Shame Keeps Us Stuck
Dr Brené Brown has shared many insights that resonate with me. Yet one stands apart:
“When we don’t work on our shame, we work it out on others.”
Sometimes we conflate and confuse guilt and shame.
Guilt is an adaptive emotion we feel when we assess that we have done something bad that is incongruent with our values. It motivates us to do better; to right our wrongs and live with greater integrity.
Shame on the other hand arises when we judge ourselves to be innately bad and unworthy at our core. It’s not about something we did. It’s about who we are. And it can keep us stuck and suffering from events in the past which, if we could reframe them through a broader and more self-compassionate lens, would be transformed into learning and growth for our highest good.
It can be difficult to identify where shame lives in our lives. Yet if you feel ‘less than’ in any aspect of your life. it’s likely there’s a shame story you’ve been telling yourself for so long its become normalized.
Our ‘shame stories’ are not the truth, yet they warp our perception and shape our reality. Over time, they can keep us stuck in self-sabotaging patterns that disconnect us from all that is lovable in ourselves and good our lives.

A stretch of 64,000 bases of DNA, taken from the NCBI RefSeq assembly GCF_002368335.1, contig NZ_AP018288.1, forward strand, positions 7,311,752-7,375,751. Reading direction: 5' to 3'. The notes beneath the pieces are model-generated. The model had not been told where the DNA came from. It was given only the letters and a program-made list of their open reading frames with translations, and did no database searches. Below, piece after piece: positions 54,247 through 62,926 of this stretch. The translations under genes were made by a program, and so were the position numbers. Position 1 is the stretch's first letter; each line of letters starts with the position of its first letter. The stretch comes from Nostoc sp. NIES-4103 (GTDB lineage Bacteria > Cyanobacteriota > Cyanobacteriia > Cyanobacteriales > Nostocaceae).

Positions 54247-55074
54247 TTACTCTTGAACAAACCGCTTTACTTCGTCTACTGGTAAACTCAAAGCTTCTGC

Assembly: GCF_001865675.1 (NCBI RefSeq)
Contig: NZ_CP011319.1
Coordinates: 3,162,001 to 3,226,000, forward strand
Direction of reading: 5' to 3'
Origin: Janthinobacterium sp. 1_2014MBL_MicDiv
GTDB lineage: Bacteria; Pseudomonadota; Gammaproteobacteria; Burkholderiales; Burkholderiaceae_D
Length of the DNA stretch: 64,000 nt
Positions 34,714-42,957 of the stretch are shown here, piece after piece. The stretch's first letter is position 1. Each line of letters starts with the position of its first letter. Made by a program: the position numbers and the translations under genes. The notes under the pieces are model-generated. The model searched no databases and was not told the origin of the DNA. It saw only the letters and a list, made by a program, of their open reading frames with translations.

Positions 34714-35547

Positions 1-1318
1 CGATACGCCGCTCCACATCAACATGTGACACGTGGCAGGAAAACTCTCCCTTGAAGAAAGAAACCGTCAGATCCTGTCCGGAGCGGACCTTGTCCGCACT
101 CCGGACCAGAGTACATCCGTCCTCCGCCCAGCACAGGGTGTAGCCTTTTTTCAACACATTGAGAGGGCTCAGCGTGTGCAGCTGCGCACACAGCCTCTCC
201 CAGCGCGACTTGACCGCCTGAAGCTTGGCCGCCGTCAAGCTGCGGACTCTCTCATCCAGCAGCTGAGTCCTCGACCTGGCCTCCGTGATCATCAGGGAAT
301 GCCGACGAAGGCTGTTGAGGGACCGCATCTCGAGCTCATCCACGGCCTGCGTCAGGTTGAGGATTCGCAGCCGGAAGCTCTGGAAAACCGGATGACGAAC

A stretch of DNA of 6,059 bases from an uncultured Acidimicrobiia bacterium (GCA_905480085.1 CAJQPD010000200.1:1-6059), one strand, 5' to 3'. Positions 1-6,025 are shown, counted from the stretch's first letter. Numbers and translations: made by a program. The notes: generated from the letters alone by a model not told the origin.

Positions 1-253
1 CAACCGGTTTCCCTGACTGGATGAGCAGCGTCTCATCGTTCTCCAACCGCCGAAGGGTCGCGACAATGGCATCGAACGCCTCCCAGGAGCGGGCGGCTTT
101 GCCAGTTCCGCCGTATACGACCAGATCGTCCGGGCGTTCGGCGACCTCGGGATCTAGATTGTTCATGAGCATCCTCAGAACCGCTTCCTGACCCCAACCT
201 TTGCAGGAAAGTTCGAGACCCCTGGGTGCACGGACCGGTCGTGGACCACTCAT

Unable to feel positive about who we are, we can project our shame onto others. We pull people down, push them away, or just blame them for all we dislike about our lives.
Certainly, some people may have contributed to the situations that birthed our shame and feelings of being ‘less than’. But in the end, shedding shame is our own work to do. We begin it by deciding not to be defined by any event from our past and then, directing our compassion inward – forgiving our fallibility and embracing ourselves as innately worthy and wholly lovable.
Only then can we let go of the perfectionist baton we have too long used to beat up on ourselves and start treating ourselves with the kindness and self-respect we yearn for at the deepest level.
So today, how about you try to love yourself more by looking within to where you’re carrying shame. Shedding shame is a profound act of healing and the ultimate act of self-liberation.